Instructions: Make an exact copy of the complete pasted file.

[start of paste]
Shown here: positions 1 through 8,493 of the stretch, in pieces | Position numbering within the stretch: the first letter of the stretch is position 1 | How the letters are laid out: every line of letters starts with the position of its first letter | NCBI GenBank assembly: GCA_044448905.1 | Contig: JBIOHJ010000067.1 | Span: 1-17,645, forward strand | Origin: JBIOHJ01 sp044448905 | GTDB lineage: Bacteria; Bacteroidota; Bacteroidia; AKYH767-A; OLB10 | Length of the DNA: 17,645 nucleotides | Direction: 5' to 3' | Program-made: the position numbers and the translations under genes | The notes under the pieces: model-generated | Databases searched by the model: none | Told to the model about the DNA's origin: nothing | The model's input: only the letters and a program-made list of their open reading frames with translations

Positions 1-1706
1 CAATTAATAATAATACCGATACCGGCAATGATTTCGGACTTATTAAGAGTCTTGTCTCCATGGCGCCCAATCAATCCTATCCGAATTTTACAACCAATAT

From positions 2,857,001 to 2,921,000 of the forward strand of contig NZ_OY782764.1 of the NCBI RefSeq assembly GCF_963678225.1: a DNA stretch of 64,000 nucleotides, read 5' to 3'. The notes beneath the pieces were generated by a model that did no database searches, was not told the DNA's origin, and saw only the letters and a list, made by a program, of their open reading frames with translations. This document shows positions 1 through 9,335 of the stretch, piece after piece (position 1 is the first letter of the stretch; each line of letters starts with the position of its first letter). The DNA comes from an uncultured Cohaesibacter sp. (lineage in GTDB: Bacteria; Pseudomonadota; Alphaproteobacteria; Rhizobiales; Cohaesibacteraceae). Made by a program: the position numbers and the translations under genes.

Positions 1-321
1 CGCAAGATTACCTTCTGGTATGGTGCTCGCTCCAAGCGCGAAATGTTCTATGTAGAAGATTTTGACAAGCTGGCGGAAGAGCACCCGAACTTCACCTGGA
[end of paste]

Shown here: positions 1 through 8,493 of the stretch, in pieces | Position numbering within the stretch: the first letter of the stretch is position 1 | How the letters are laid out: every line of letters starts with the position of its first letter | NCBI GenBank assembly: GCA_044448905.1 | Contig: JBIOHJ010000067.1 | Span: 1-17,645, forward strand | Origin: JBIOHJ01 sp044448905 | GTDB lineage: Bacteria; Bacteroidota; Bacteroidia; AKYH767-A; OLB10 | Length of the DNA: 17,645 nucleotides | Direction: 5' to 3' | Program-made: the position numbers and the translations under genes | The notes under the pieces: model-generated | Databases searched by the model: none | Told to the model about the DNA's origin: nothing | The model's input: only the letters and a program-made list of their open reading frames with translations

Positions 1-1706
1 CAATTAATAATAATACCGATACCGGCAATGATTTCGGACTTATTAAGAGTCTTGTCTCCATGGCGCCCAATCAATCCTATCCGAATTTTACAACCAATAT

From positions 2,857,001 to 2,921,000 of the forward strand of contig NZ_OY782764.1 of the NCBI RefSeq assembly GCF_963678225.1: a DNA stretch of 64,000 nucleotides, read 5' to 3'. The notes beneath the pieces were generated by a model that did no database searches, was not told the DNA's origin, and saw only the letters and a list, made by a program, of their open reading frames with translations. This document shows positions 1 through 9,335 of the stretch, piece after piece (position 1 is the first letter of the stretch; each line of letters starts with the position of its first letter). The DNA comes from an uncultured Cohaesibacter sp. (lineage in GTDB: Bacteria; Pseudomonadota; Alphaproteobacteria; Rhizobiales; Cohaesibacteraceae). Made by a program: the position numbers and the translations under genes.

Positions 1-321
1 CGCAAGATTACCTTCTGGTATGGTGCTCGCTCCAAGCGCGAAATGTTCTATGTAGAAGATTTTGACAAGCTGGCGGAAGAGCACCCGAACTTCACCTGGA